Jim Hinch

Category: Uncategorized

Crystal Ball

My cover story for the latest issue of The American Scholar shows how the death and rebirth of Orange County’s Crystal Cathedral (which went bankrupt and now is being transformed by the county’s surging Catholic diocese into a regional worship and cultural center) signals a wider transformation in the fast-changing landscape of American spirituality.

The Future of Faith?

Much of my recent reporting has focused on the uncertain future of religion in America. Most recently, at Zocalo Public Square, I wrote about an immigrant Catholic resurgence in Orange County displacing the county’s once dominant evangelical Christians. In the Orange County Register, I’ve written about Asian-American Christians demanding greater respect from America’s evangelical establishment (here and here); a rapid change in evangelicals’ attitudes about sexuality; and growing resistance in the developing world to American-led Christian aid initiatives. The common thread in these stories is demographic change overturning established patterns of belief. The future of faith in America is increasingly hard to predict.

Wild/Underground/Hip Imams/Immigration

IMG_3630A roundup of recent work. A review in the Los Angeles Review of Books of Cheryl Strayed’s hiking memoir Wild argues that the book, more memoir than nature tale, augurs a decline of nature writing as a self-sustaining genre. Three recent articles in the Orange County Register document an underground movement of gay students at an evangelical Christian college; the rise of hip, American-born imams in Southern California mosques; and immigration activists’ claims that U.S. immigration authorities are attempting to silence criticism of conditions in California immigrant detention centers.

California Dreamers

mlheco-b781096851z.120130418193915000gib1di606.3I report in the Orange County Register on Terrence Park, a student at U.C. Berkeley who is president of the university’s math club, on his way to graduate school at Harvard — and in the United States illegally. Park is one of at least 220 undocumented immigrants studying at U.C. Berkeley, America’s premiere public university. Life is hard for these kids, as Terrence’s story amply demonstrates. An in-depth look at the human cost of America’s divisive, dysfunctional immigration system.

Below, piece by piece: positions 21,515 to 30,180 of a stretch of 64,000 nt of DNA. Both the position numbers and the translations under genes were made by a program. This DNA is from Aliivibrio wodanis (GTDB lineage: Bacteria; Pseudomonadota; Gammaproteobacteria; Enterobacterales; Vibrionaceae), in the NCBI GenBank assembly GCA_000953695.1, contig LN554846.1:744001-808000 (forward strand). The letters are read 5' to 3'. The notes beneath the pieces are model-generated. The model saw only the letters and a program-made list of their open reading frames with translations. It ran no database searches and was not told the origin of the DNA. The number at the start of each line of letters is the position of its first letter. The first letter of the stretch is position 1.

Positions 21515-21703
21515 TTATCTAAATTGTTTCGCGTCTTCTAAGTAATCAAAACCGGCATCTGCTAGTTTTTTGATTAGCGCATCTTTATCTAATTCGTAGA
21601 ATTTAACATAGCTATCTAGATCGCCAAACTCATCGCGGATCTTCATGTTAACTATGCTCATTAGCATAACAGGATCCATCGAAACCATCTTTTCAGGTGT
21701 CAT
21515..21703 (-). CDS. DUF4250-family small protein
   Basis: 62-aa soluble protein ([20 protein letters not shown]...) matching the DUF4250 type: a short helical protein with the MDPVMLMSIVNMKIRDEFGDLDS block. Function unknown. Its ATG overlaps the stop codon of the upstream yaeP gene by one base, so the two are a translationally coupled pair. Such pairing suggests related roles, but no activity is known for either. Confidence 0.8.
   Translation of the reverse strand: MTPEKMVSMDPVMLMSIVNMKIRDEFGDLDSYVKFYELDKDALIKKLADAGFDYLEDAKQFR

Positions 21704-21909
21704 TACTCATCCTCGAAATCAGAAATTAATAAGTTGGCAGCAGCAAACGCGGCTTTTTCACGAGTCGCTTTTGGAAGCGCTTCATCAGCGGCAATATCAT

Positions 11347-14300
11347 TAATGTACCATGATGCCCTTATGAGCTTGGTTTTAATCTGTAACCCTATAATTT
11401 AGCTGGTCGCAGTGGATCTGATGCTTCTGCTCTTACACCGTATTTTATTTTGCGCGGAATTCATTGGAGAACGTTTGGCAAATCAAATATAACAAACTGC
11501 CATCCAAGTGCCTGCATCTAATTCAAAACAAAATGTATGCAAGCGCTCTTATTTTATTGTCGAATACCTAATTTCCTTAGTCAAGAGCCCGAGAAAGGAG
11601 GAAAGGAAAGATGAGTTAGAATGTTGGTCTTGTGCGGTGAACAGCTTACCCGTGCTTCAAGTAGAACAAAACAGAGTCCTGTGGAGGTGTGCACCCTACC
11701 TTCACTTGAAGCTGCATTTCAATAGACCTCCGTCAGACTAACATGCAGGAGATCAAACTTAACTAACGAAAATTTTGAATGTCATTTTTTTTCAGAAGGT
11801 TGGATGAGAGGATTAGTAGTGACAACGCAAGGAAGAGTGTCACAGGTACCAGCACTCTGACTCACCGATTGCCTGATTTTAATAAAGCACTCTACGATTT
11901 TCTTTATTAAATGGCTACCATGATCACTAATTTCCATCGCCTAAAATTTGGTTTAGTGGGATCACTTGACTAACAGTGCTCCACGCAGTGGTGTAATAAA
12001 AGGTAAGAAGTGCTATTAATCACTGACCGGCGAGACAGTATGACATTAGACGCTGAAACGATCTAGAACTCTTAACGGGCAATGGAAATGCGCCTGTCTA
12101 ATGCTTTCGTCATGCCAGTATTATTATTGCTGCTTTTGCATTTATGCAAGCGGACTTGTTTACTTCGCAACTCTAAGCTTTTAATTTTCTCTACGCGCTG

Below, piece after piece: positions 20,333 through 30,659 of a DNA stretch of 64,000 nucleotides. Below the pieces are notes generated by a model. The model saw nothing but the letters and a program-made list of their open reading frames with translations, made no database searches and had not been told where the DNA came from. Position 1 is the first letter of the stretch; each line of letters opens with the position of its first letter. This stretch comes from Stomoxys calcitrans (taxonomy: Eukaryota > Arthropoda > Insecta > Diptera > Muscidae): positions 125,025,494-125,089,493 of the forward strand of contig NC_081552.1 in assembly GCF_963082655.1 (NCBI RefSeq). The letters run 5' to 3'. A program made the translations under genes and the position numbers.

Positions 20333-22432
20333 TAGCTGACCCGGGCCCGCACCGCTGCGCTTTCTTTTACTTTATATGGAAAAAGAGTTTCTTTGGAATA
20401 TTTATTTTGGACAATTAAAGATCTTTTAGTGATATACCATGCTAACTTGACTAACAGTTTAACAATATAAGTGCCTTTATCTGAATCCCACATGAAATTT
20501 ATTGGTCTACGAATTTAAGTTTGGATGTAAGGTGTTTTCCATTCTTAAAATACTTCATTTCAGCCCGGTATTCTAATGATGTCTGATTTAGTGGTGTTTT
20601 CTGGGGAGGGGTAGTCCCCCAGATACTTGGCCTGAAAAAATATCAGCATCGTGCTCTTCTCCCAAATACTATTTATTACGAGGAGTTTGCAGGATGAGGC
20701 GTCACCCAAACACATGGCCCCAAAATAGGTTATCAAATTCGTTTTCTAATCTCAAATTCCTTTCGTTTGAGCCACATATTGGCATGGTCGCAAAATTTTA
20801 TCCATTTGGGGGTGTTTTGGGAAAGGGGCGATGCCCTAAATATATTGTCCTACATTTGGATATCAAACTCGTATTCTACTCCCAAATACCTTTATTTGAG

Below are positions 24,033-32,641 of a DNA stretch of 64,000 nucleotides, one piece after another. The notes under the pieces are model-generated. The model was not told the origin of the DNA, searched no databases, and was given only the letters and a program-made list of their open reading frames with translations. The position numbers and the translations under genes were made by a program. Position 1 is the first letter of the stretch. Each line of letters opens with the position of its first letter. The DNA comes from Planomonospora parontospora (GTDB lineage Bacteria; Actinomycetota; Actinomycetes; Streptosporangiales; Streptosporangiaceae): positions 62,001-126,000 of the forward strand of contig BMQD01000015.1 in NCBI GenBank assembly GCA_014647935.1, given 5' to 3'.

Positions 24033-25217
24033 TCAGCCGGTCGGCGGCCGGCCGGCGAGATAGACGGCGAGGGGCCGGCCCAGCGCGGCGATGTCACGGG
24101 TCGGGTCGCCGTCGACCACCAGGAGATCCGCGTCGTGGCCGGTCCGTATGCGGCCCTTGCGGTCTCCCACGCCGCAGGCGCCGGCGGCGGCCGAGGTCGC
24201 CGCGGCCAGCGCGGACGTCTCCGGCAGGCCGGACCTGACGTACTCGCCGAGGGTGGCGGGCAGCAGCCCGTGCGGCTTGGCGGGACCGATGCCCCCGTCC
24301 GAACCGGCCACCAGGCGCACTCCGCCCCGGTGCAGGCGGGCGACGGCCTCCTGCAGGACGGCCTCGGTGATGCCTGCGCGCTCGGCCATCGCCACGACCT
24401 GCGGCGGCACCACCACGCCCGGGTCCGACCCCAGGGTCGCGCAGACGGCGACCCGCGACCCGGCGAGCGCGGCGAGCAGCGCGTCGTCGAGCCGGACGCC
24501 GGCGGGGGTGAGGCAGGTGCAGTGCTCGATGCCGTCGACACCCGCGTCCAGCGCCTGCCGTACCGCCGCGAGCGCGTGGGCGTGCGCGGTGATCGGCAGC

I also profile undocumented Berkeley student Linda Sanchez in Boom: A Journal of California.

The Future of (Asian-American) Christianity

grandmasterchu

I report in today’s Orange County Register on next-generation Asian-American churches in Southern California influencing the world. Goodbye, mono-lingual, hierarchical, tradition-minded immigrant churches. Hello, multi-ethnic, multi-media, service-oriented worship. Coming soon to your city, too.

Christians’ Demographic Cliff

 

In today’s Orange County Register:

As sanctuaries fill up for the holidays, forward-thinking church leaders are finding little to celebrate in a growing body of research that shows American Christianity at risk of losing an entire generation of young people, perhaps for good.

A record one-third of Americans under age 30 are now religiously unaffiliated, according to a recent study by the Pew Forum on Religion and Public Life. That’s up from one-quarter just four years ago. There are now more religiously unaffiliated Americans than white evangelical Protestants.

Sixteen percent of non-Christians under 30 say they have a “good impression” of Christianity, and a mere 3 percent feel that way about evangelical Christianity, according to the Barna Group, a Christian market research organization. As recently as the 1990s, a majority of non-Christians viewed Christianity favorably.

More potentially troubling to church leaders is that half of young Christians have negative views of their own faith, according to Barna.

“It’s the melting of the icebergs, but many people aren’t paying attention to it,” said David Kinnaman, president of the Barna Group.